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  • Resolving Challenges with Custom Data Attributes and Google Analytics Integration

    Posted by Anh on 23 February 2023 at 12:57 pm

    I’m fiddling around with custom event tracking on my website using these cool things called Custom Data Attributes (data-*) in the HTML code. I’m supposed send this data to Google Analytics using Google Tag Manager, which fetches the data using stuff like variables, triggers, and tags. But I’ve ran into a speed bump or two.

    I’ve got different sub-level data attribute categories like:

    • data-analytics-region (nesting further data attributes)
    • data-analytics-section-engagement (again, more nesting)
    • data-analytics-title (low-level stuff)

    And here’s a lil’ example:

    // (bunch of HTML code goes here -- I’m assuming you don’t need the assistant to rephrase this exact large HTML sample in less formal tone)

    I got no problem grabbing the right data-analytics-title value (the low-level stuff in the example). But, for some reason, I can’t get the rest of the data attributes. Bummer.

    Here are some photos of how I’ve set up the data attributes data collection in Google Tag Manager:

    enter image description here
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    For instance, when I click on something like this:

    <a class="icon icon-after icon-chevronright" href="/fr/services/maintenance/" target="_self" rel="follow" data-analytics-title="Learn more - Maintenance" aria-label="En savoir plus sur l'entretien">En savoir plus</a>
    

    And here’s the result from Google Tag Assistant (using the preview mode):

    enter image description here

    You see? Only the data-analytics-title has a value. So,

    1. I want data-analytics-region and data-analytics-section-engagement to spit out some values. Right now, all they’re giving me is undefined. That way I can know where users click on my page. JuSt where am I going wrong?
    2. Also, I wanna figure out how to connect different data attributes so I can tell which page/section/link/etc. set off a user event. That way, I can feel like a detective in my GA4 Reports. Can anyone show me the way?

    Thanks guys! 🙂

    Harry replied 11 months, 2 weeks ago 3 Members · 2 Replies
  • 2 Replies
  • Logan

    Member
    28 June 2023 at 11:24 am

    Sure, here’s how it works.

    Suppose you’ve got a simple version of the HTML code. A user clicks on an element, let’s call it “z”. Now when the user does this, Google Tag Manager (GTM) springs into action and captures the “data-analytics-title”.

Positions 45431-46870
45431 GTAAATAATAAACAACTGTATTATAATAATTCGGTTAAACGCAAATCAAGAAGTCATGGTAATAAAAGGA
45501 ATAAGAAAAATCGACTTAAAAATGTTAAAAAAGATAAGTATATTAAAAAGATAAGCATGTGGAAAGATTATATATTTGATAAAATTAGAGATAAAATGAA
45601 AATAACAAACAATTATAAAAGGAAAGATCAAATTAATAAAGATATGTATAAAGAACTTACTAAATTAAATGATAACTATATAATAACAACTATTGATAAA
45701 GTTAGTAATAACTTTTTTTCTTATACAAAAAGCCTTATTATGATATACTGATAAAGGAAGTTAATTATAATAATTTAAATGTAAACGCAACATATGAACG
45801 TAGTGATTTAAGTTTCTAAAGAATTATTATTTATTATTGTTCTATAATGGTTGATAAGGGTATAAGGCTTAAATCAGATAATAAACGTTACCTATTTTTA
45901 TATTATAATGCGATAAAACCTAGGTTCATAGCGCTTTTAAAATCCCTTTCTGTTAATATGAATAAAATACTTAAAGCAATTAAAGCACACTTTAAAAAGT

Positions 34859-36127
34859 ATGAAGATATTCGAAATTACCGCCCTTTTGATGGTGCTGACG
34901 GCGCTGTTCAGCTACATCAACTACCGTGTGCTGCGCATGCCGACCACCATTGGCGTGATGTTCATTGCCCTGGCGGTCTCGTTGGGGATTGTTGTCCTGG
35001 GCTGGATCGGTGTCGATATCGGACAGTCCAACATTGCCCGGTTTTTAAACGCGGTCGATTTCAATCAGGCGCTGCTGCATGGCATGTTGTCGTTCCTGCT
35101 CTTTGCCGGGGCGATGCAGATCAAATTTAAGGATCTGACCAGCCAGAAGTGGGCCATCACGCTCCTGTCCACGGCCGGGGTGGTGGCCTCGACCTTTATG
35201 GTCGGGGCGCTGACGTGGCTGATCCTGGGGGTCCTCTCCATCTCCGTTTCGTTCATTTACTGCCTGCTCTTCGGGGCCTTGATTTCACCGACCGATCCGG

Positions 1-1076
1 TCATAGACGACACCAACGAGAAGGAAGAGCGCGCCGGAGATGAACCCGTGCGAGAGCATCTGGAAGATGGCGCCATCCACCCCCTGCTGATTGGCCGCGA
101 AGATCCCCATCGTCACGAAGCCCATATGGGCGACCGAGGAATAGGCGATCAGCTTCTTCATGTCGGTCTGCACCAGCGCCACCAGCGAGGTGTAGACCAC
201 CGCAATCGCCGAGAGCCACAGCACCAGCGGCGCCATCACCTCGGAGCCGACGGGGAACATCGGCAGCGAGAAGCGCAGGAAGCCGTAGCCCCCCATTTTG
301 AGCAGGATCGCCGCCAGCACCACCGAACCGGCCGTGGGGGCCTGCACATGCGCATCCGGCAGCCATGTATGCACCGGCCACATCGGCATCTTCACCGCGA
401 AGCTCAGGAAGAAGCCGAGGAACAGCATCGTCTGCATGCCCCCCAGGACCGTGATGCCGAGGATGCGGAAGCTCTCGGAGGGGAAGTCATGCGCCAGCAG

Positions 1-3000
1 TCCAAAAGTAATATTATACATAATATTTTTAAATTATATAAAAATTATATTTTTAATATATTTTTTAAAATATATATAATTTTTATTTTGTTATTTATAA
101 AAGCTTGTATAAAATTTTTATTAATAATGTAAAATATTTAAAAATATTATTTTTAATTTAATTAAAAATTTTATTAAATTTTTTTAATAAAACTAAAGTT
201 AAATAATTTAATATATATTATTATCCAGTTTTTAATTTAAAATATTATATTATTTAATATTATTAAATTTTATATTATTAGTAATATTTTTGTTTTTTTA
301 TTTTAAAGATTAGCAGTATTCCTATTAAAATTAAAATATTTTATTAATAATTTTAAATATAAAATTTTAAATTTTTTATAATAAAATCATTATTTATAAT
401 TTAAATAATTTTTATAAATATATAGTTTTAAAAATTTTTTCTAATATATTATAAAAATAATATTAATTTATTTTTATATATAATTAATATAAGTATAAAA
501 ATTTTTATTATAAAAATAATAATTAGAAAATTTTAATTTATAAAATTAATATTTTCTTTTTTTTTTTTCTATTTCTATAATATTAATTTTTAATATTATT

‘Yeah, but why don’t we get the values for the “data-analytics-section-engagement” and “data-analytics-region” too?’ I hear you ask. Well, it’s because those are different elements entirely!

    What we need to do next is to find these elements, y and x. You see, all of these tags are related, just like a family tree! We’ve got the clickable ‘z’ element that originates from the ‘y’ and ‘x’ elements.

    Now there are a couple ways we can find these, but I recommend trying the Element.closest() approach. We’re gonna use this to navigate from our click point, the ‘z’, upwards to the ‘y’ and ‘x’ elements.

    Here’s a bit of JavaScript that might help you capture those elusive “data-analytics-section-engagement” and “data-analytics-region” values:

    `javascript
    var clickElement = {{Click Element}};
    var findXElement = clickElement.closest(‘x’);
    var dataAnalyticsRegionValue = findXElement.getAttribute(“data-analytics-region”);
    var findYElement = clickElement.closest(‘y’);
    var dataAnalyticsSectionEngagementValue = findYElement.getAttribute(“data-analytics-section-engagement”);
    `

    Oh, before I forget: you may need to tweak the code slightly to fit your real HTML content. But hey, isn’t the process of discovery fun? You’re on the right track!

    I hope this helps. Happy coding!

  • Harry

    Member
    6 July 2023 at 5:56 pm

    Your issue might be related to the way you’re nesting your data attributes. Remember that data attributes should be directly related to an element to be able to fetch them efficiently. So you might want to check how you have structured your HTML code. As for connecting different data attributes, Google Analytics 4 has the capability of creating complex event-based tracking which can be set up to listen to these attributes and you can use that to relate which page/section/link triggered an event. Make sure all data is being captured properly in your HTML, that Google Tag Manager is set up correctly to fetch this data, and that Google Analytics is correctly set up to receive and categorize this data. It might be a bit of trial and error to get it right but hang in there!

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